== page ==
Think about what goals have you set that show signs that they are coming true (don’t write them down). No what are 3 things common to all those goals?
My response: All of my goals that show signs of coming true involve self-development, learning, and teaching others
What 3 things do you love talking to other people about? (Note: everyone is an “extrovert” in the areas that they are most passionate about. So even if you don’t really like talking to people, there is probably at least one thing you do involve talking about)
My response: Developing self-awareness, improving health, and things that I have read about recently.
Step #2: Make a list of all keywords used in Step 1 (there should be at least 21)
- Meal Plan/Prep
- Creating Learning
- Physical Activity Planner
- Physical Activity
Step #3: Combine words with similar meanings and place tally marks next to how many words with similar themes appeared on your list.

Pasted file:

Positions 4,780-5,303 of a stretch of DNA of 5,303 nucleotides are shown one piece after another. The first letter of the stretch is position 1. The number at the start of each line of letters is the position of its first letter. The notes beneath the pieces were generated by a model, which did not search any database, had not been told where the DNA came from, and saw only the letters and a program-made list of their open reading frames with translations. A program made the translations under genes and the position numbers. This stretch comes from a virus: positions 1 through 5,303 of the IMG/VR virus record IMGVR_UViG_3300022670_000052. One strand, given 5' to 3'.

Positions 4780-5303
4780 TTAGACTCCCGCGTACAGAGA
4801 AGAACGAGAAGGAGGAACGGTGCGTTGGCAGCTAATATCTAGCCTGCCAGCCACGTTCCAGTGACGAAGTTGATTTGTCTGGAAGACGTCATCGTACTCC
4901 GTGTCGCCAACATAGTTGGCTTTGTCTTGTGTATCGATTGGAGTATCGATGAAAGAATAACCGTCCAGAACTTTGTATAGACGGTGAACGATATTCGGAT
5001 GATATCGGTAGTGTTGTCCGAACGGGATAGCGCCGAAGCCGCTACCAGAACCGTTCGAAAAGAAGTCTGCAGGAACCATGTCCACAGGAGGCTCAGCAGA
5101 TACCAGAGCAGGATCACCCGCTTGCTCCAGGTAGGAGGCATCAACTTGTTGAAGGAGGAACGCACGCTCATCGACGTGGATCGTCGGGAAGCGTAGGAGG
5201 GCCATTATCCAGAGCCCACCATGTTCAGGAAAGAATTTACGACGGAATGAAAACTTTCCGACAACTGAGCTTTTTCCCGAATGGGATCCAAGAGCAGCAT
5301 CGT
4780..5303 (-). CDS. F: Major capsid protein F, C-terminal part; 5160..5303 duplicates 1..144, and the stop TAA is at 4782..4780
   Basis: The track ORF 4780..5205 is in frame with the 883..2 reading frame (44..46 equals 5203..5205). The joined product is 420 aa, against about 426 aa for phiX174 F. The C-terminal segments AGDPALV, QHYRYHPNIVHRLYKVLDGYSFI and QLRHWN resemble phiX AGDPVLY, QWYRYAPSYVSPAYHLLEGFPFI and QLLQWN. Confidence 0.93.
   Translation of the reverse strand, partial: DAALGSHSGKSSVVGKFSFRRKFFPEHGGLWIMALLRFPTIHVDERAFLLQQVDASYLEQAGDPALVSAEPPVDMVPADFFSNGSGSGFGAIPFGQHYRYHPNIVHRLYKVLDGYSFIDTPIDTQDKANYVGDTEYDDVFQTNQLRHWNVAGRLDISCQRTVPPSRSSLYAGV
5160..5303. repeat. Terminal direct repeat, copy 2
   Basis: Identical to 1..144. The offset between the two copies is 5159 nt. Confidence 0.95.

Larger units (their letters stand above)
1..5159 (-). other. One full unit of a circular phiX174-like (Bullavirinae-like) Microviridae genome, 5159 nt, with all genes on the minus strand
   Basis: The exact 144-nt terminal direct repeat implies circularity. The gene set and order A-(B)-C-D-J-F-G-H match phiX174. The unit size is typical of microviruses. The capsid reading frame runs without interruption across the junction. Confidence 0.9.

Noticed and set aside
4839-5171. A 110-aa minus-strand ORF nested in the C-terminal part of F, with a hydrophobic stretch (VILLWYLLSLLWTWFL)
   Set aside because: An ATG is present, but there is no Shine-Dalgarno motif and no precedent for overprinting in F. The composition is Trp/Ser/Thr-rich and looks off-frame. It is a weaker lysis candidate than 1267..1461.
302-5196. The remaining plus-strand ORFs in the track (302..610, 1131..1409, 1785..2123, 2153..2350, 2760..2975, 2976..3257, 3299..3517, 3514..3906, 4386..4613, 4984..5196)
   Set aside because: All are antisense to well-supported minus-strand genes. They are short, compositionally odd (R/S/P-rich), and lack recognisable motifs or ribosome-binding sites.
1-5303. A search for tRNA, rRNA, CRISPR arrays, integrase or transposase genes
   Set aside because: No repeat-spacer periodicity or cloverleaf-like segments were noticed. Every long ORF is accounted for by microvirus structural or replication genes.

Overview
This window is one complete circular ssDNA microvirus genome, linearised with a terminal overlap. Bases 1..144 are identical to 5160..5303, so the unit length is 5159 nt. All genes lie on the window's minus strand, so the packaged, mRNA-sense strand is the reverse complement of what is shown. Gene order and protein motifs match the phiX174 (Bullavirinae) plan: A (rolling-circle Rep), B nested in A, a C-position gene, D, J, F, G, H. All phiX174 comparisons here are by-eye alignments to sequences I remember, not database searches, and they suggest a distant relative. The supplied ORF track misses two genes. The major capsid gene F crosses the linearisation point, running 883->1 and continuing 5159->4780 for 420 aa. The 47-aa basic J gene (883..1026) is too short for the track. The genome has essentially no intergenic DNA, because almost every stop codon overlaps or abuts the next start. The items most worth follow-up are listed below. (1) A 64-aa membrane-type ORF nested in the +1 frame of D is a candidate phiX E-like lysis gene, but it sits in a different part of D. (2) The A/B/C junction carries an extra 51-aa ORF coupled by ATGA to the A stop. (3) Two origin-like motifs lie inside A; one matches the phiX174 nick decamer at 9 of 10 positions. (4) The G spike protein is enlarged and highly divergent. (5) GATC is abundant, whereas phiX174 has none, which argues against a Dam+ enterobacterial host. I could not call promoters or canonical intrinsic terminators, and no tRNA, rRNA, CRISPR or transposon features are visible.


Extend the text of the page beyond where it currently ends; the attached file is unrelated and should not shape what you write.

Self-Reflection III Learning IIIIII Planning III
Communication II Health &Wellness IIIIIIII Creating III
Step #4: Use the above exercise to determine your top 1-3 priorities
As you can see from the list, the themes that occurred most often for me were learning & health & wellness, closely followed by self-reflection, creation, and planning.
I am extremely fortunate that I have been able to create a career for myself that involves continual learning about more about health & wellness and creating tools and resources to help others with their own health & wellness journey.
Step #5: Reflect. Does your current work directly align with any those top 3 priorities?
If so, then you are definitely in the right place.
If not, you might need to complete some complicated mental gymnastics in order to connect the two, but there is always a way. Continually remind yourself that what you are doing and the uncomfortableness and unpleasantness that you may experience truly is in service of something important.
Did you learn anything new or interesting about yourself from this exercise? If so, I’d love to hear it!
Owner of Arena Health and Athletics.
Thanks again, Ashley!